Same Old ‘Same Old’
Acquittal of Zimmerman Reminds (Again) that Racism Persists
I received the text message from my buddy blasting the acquittal of George Zimmerman minutes before I boarded an airplane in London in route to South Africa.
To say I was not surprised by the acquittal handed down by the predominately white, all-female jury is an understatement.
That verdict freeing wannabe cop Zimmerman, whose self-defense excuse rested on his conflicted claims that he shot a teen through the heart during a confrontation that Zimmerman started – after Zimmerman ignored explicit orders from police to stand-down – is so symbolic of so many structural problems that have corroded the core of American society since its colonial-era start.
Unarmed teen Trayvon Martin was walking to his father’s home after purchasing candy and ice tea when targeted by Zimmerman who – seeing a black teen wearing a hoodie – told police dispatchers Martin was “up to no good” and looked like he was on drugs. Zimmerman’s observations, made at night in the rain, about Martin being up-2-no-good and on-drugs reeked of racial profiling – a fact downplayed by prosecution and studiously avoided by defense during Zimmerman’s trial.
While a part of me wanted to side with my buddy’s ire at Zimmerman’s not even getting a wrist-slap conviction on a lesser charge for his punk admission that he killed a kid who he said beat him up during a scuffle, another side of me remained detached, reminded as I was of the details in so many stories that I’ve covered in thirty-plus years of being a journalist.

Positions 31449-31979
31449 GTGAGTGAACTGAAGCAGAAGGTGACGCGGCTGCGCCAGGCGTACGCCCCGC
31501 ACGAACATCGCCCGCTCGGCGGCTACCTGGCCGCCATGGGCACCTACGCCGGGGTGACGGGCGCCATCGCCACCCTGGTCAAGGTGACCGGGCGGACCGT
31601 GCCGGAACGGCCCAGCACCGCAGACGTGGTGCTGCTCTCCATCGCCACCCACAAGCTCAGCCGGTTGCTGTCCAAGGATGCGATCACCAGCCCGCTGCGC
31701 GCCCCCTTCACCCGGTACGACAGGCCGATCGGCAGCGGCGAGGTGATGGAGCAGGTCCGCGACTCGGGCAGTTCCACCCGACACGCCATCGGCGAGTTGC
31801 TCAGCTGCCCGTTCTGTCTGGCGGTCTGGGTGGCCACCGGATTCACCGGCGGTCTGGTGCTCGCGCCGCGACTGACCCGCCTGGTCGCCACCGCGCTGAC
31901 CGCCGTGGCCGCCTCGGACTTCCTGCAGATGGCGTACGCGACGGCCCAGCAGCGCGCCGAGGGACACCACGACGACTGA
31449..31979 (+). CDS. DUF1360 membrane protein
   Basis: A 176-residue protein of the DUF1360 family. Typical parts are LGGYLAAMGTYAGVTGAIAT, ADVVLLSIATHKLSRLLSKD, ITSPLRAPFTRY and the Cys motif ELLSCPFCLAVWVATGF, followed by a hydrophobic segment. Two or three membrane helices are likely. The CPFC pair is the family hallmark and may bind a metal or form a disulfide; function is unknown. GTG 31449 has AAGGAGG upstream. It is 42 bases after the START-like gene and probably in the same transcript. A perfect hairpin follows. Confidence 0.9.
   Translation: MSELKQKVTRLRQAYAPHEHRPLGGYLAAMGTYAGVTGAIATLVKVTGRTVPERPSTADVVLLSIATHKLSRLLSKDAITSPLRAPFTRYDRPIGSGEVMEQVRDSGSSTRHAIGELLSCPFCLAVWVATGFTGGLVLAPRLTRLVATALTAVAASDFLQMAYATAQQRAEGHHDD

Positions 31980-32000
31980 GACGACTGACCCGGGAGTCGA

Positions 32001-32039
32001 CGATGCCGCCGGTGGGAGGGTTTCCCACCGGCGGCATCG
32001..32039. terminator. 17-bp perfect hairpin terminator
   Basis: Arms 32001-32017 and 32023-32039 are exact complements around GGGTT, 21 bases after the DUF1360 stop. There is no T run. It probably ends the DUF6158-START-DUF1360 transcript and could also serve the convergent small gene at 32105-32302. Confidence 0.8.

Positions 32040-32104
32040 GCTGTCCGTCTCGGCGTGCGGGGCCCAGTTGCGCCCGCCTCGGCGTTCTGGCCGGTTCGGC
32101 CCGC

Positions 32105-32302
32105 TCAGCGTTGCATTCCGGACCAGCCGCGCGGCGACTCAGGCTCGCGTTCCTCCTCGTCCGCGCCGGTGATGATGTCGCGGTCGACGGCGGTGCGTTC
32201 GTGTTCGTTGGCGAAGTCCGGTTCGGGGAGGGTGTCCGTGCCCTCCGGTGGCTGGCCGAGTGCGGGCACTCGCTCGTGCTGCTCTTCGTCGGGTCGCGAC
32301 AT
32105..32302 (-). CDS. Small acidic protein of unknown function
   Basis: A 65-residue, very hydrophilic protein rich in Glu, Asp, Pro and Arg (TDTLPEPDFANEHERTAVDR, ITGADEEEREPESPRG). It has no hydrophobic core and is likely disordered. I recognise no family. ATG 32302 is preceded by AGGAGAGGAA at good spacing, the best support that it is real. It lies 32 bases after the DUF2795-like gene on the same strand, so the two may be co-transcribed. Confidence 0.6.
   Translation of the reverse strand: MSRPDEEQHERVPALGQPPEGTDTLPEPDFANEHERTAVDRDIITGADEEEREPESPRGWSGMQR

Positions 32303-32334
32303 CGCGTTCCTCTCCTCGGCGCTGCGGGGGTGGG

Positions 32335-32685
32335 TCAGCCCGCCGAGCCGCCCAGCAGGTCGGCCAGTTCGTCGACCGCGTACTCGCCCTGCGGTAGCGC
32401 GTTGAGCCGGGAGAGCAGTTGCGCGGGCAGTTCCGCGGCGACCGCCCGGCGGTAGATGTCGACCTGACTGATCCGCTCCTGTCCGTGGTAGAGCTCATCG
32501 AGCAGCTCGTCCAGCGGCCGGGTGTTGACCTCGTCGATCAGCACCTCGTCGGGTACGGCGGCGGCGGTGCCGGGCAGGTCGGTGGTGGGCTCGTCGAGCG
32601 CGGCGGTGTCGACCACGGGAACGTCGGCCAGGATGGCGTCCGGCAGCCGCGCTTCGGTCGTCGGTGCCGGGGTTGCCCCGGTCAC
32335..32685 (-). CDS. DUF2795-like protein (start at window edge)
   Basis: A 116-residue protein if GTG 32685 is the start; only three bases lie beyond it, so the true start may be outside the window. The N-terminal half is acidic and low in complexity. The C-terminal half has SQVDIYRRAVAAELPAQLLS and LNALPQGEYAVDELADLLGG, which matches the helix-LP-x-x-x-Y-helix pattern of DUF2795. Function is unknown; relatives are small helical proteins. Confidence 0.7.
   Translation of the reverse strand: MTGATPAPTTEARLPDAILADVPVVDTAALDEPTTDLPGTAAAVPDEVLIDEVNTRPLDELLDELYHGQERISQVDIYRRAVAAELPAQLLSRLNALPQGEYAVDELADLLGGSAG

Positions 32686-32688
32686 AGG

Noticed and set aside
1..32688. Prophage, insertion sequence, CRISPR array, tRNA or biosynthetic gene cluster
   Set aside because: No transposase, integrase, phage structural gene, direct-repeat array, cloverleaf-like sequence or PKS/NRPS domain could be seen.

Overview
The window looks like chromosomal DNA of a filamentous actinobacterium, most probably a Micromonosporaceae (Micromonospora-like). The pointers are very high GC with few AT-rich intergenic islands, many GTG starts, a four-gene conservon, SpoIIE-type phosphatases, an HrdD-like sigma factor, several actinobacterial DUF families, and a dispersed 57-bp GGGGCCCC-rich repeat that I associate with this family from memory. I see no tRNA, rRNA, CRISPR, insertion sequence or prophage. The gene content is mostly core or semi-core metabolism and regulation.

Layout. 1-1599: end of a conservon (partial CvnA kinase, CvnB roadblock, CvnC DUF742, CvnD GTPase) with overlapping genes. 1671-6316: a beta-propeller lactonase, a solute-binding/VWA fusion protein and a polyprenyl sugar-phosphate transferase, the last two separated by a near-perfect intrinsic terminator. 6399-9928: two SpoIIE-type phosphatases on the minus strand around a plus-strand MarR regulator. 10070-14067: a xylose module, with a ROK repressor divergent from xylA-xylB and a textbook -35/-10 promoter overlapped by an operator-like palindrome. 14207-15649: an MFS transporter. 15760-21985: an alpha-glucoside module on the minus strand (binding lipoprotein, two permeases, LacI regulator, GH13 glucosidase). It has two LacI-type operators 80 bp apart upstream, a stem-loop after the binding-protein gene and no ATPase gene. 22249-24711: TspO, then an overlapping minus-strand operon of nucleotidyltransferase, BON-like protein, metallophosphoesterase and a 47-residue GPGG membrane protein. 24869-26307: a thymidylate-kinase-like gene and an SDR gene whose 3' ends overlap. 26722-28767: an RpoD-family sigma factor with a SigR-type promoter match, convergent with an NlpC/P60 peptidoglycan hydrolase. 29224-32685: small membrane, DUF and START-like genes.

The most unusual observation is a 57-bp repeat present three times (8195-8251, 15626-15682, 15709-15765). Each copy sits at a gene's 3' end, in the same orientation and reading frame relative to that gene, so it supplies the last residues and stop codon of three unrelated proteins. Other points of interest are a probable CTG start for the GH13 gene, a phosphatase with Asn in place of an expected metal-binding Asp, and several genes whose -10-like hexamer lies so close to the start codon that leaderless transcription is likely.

I’ve seen too many racially unbalanced juries render acquittal verdicts in too many race-tainted cases where clear evidence of the white defendant’s culpability existed – culpability obscured by lack-luster prosecution and other perverse judicial system procedures/postures.
I remember writing about a black teen in Philadelphia who spent a year in prison awaiting trial for a rape because lazy police and prosecutors didn’t review a security camera tape that eventually freed that teen. And I remember writing about a Philadelphia judge giving big breaks to the white teens charged with raping a 13-year-old black girl at the city’s MLB stadium months after that black teen’s release.
Interestingly, lack-luster prosecutions and judicial system perversities don’t seem to affect the prosecution of minorities, particularly blacks. Blacks and Hispanics, for example, comprise over half of the inmates in Florida’s prison system despite those two groups accounting for slightly more than a third of Florida’s population. Do blacks commit crimes, disproportionately? Yes! But mass incarceration of minorities ignores the fact that whites also commit crimes but disproportionately do not end up in dungeon-like prisons.
One of the first race-roiling stories I remember covering involved a white teen charged with killing a five-year-old black child in the mid-1970s. That teen had recklessly sped up a small street in South Philadelphia – driving in reverse and driving DRUNK – running over the child and then fleeing the scene.